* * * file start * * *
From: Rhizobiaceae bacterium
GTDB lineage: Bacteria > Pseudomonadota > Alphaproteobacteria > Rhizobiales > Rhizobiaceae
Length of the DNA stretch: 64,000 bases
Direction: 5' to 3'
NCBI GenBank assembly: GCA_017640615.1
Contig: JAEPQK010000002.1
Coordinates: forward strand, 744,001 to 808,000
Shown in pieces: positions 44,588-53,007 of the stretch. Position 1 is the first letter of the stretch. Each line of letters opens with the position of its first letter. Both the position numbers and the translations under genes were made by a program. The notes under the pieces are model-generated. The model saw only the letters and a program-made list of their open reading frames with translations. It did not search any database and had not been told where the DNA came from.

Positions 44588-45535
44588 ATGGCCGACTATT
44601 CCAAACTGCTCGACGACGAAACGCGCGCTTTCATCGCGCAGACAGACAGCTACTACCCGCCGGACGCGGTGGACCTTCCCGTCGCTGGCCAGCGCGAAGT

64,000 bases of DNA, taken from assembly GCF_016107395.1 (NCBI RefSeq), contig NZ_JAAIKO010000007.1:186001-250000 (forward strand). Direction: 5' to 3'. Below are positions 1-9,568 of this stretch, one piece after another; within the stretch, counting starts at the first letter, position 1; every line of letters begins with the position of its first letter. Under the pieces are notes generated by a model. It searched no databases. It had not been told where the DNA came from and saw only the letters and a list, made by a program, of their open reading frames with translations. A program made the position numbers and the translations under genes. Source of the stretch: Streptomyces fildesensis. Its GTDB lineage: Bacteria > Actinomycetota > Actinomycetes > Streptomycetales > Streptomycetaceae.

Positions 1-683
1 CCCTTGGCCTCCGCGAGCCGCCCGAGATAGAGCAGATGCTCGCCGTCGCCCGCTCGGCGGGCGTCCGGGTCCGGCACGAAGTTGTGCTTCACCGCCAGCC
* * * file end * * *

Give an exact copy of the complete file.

From: Rhizobiaceae bacterium
GTDB lineage: Bacteria > Pseudomonadota > Alphaproteobacteria > Rhizobiales > Rhizobiaceae
Length of the DNA stretch: 64,000 bases
Direction: 5' to 3'
NCBI GenBank assembly: GCA_017640615.1
Contig: JAEPQK010000002.1
Coordinates: forward strand, 744,001 to 808,000
Shown in pieces: positions 44,588-53,007 of the stretch. Position 1 is the first letter of the stretch. Each line of letters opens with the position of its first letter. Both the position numbers and the translations under genes were made by a program. The notes under the pieces are model-generated. The model saw only the letters and a program-made list of their open reading frames with translations. It did not search any database and had not been told where the DNA came from.

Positions 44588-45535
44588 ATGGCCGACTATT
44601 CCAAACTGCTCGACGACGAAACGCGCGCTTTCATCGCGCAGACAGACAGCTACTACCCGCCGGACGCGGTGGACCTTCCCGTCGCTGGCCAGCGCGAAGT

64,000 bases of DNA, taken from assembly GCF_016107395.1 (NCBI RefSeq), contig NZ_JAAIKO010000007.1:186001-250000 (forward strand). Direction: 5' to 3'. Below are positions 1-9,568 of this stretch, one piece after another; within the stretch, counting starts at the first letter, position 1; every line of letters begins with the position of its first letter. Under the pieces are notes generated by a model. It searched no databases. It had not been told where the DNA came from and saw only the letters and a list, made by a program, of their open reading frames with translations. A program made the position numbers and the translations under genes. Source of the stretch: Streptomyces fildesensis. Its GTDB lineage: Bacteria > Actinomycetota > Actinomycetes > Streptomycetales > Streptomycetaceae.

Positions 1-683
1 CCCTTGGCCTCCGCGAGCCGCCCGAGATAGAGCAGATGCTCGCCGTCGCCCGCTCGGCGGGCGTCCGGGTCCGGCACGAAGTTGTGCTTCACCGCCAGCC